I wanted to blog about Geof Darrow‘s painstaking headfuck artwork for a minute, but while these entries are some freeform paragraph placement, I like to have a reason for their being, and the news that his ‘Shaolin Cowboy’ comic book is set to become an animated feature is reason enough to showcase some of his work. That, plus every other blogger seems to be getting all arty on us  in a blank-eyed way that seems to lack foundation. I know little of art…but I know why I like it.  In the case of Geof’s illustration…well, it doesn’t need explanation. Look at it.

Apparently the mooted movie adaptation won’t be computer animated and it’ll be replicating the artwork. Expect delays. ‘Shaolin Cowboy’ is good – personally, bar the high tension and sapphic antics of ‘Bound,’ I’m not a Wachowski Brothers fan, but the artwork in the comic? Oooof. There was a year between issues six and seven. A whole year. It’s understandable, but it doesn’t make fandom much easier. Can you imagine how long it would take to create a full-length film out of it without software shortcuts?

Geof inadvertently helped wean me off a comic book addiction as a kid with that work rate. I loved ‘Hard Boiled’ on grabbing the first issue in Winter 1990. The plot was perfunctory – some everyman who was actually a cyborg killer. When Frank Miller’s good, he’s very good…when he’s not, you get ‘Robocop 2.’ In a bigger than usual comic size, I was assailed by double-page spreads of bloodshed, car crashes, orgies and spent ammo. It was a hyper-kinetic, gore-soaked ‘Where’s Wally’ (or ‘Where’s Waldo’ to my US brethren).

At that point, comics were on the wane with a reliance on quadruple covers and gold prints with high price tags from the off; a synthesised collector market that was doomed from the off – I blame Todd McFarlane’s ‘Spider-Man’ issue one, highly detailed, but sloppy next to Darrow’s work. It took two more years for ‘Hard Boiled’s three issue run to come to an end, and the speculator boom was out of control by that point. Having to wait over twelve months for one of the few books I was still interested in just fuelled the disinterest. Thanks Mr. Darrow, for saving me plenty of paper-round money.

Bernie Wrightson’s gothic creations are untouchable, but the forefather of Geof Darrow’s style, is the original stylemaster – Jean ‘Moebius’ Giraud. The ultra-precise dusted draftsman of the indstry. You know all about him though, so there’s no point preaching to the converted. The work with Jodorowsky, concept art for ‘Alien,’ ‘The Abyss’ and more, hanging with fellow genius Hayao Miyazaki, the ‘Blueberry’ comics, the erotica and all the rest…that can’t be summed up right here so there’s no point trying. Another prompt for this blog was the sad passing of Dan O’Bannon a fortnight ago. Dan directed ‘Return Of The Living Dead,’ wrote ‘Alien’ and a lot of ‘Heavy Metal’ (bringing Moebius and Wrightson creations to life, and as I’ve currently got, well, a jones for the ‘Basketball Jones’ short, designed by Paul Gruwell who worked on ‘Heavy Metal’s animation) among other things.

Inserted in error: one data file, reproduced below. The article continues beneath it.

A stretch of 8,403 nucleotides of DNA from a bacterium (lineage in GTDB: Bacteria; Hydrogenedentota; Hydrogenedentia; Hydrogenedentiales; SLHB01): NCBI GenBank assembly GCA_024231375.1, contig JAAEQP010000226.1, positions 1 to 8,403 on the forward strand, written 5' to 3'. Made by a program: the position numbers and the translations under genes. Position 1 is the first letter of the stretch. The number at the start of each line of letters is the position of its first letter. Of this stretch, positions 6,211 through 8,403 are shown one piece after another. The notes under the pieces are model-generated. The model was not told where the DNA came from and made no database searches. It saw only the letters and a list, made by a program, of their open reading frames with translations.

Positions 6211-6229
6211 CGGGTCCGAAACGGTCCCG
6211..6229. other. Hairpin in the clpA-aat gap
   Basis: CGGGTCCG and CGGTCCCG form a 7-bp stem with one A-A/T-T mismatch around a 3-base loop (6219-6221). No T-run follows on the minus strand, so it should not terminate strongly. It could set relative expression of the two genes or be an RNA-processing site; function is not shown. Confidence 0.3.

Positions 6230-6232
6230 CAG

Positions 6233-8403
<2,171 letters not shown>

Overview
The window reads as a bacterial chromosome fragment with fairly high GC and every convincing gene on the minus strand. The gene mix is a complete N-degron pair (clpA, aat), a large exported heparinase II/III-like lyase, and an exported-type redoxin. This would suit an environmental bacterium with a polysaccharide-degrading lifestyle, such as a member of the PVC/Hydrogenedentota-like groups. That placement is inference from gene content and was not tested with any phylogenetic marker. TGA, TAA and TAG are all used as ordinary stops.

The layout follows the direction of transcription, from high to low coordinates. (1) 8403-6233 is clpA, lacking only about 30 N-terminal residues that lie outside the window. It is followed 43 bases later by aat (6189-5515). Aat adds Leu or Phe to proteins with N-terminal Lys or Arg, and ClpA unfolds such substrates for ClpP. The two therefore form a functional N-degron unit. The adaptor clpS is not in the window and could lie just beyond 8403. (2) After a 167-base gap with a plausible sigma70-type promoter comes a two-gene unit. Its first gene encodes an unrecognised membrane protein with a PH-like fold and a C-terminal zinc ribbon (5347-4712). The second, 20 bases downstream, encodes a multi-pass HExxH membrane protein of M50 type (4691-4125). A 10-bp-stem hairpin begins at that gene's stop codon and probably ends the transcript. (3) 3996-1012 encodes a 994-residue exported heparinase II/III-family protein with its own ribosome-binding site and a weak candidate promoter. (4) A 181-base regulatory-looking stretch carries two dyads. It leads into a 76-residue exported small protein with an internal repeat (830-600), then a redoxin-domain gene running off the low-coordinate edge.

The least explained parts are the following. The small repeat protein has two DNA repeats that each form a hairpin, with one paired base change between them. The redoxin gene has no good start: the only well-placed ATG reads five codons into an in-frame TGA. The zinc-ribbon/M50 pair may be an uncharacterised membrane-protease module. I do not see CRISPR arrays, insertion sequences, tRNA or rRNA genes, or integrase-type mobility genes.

One of those other things was writing comics with Moebius on the art tip like ‘The Long Tomorrow’ – a key inspiration in ‘Blade Runner’s cityscape. ‘Architect’s Journal’ recently namechecked it as the fifth greatest comic book city. George Costanza would be very impressed. That line work is impeccable – so precise in fact it’s almost inhuman. Someone should’ve wheeled out the Voight-Kampff machine.

Given the option to work on Ridley Scott’s future noir, Moebius passed in favour of work on the 1982 animated film ‘Les Maîtres Du Temps’ aka. ‘Time Masters’ – a nice translation of his aesthetic, implementing Rotoscope that I hope Darrow can match when ‘Shalin Cowboy’ finally appears. It’s a shame that all that exists of the Jodorowsky and Moebius adaptation of their ‘INCAL’ comic is a VHS-quality trailer constructed to attract investors, or that equivalent footage of a an early ’80s ‘Arzach’ movie that’s apparently the ‘Internal Transfer’ project remains unfinished too. Moebius actually directed some ‘Arzak’ cartoons in 2004. Avoid them – the terrible computer animation is an embarrassment.

Jean Giraud met with Geof Darrow during the making of ‘Tron’ (Darrow was working in animation departments at the time) and became a collaborator – helping on the above ‘Internal Transfer’ footage, with Peter Chung who created ‘Aeon Flux’s fusion of Moebius and anime. It’s also worth tracking down a good copy (scans can never do it justice) of the ‘La Cité Feu’ (‘City Of Fire’) portfolio. On a loose ‘Tron’ topic, and looking at the next generation of artists and designers with extreme levels of detail, James White’s lurid unofficial ‘Tron Legacy’ poster caught my attention, but there’s some kings of the more traditional pen and pencil who are bringing the detail at the moment.

Scott Teplin‘s graphite illustrations of car crashes and ‘Alphabet City’ project is strong, the frighteningly talented Alex Maleev, whose ‘Daredevil’ work is unsurpassed, Frank Quitely occasionally holds Kryptonite at notions of anatomical realism but impresses, Juan Jose Ryp keeps the tradition of intricate carnage alive, Jacen Burrows making the horror of  ‘Crossed’ resonate a little harder, Ulises Farinas is extremely versatile, I’m always looking to mention Tomer Hanuka, one of my favourite artists, and honestly; who’s fucking with Rafael Grampá at this moment in time?

It’s all in the details.

Rafael Grampá

Scott Teplin

Ulises Farinas

Alex Maleev

Frank Quitely

Juan Jose Ryp

Jacen Burrows

Tomer Hanuka

0 thoughts on “DOG IS IN THE DETAILS

  1. Yep yep!! Mr Darrow is in my top too, like Otomo with Akira, I was blown away by Hard Boiled and Big Guy.
    And mega props for your blog by the way, good work G!

  2. Thank you sooo much for the key to artists like Darrow or Ryp…, I want to see all this aaamazing style…*soooo happy*

    Greetz from Blackforrest (Germany)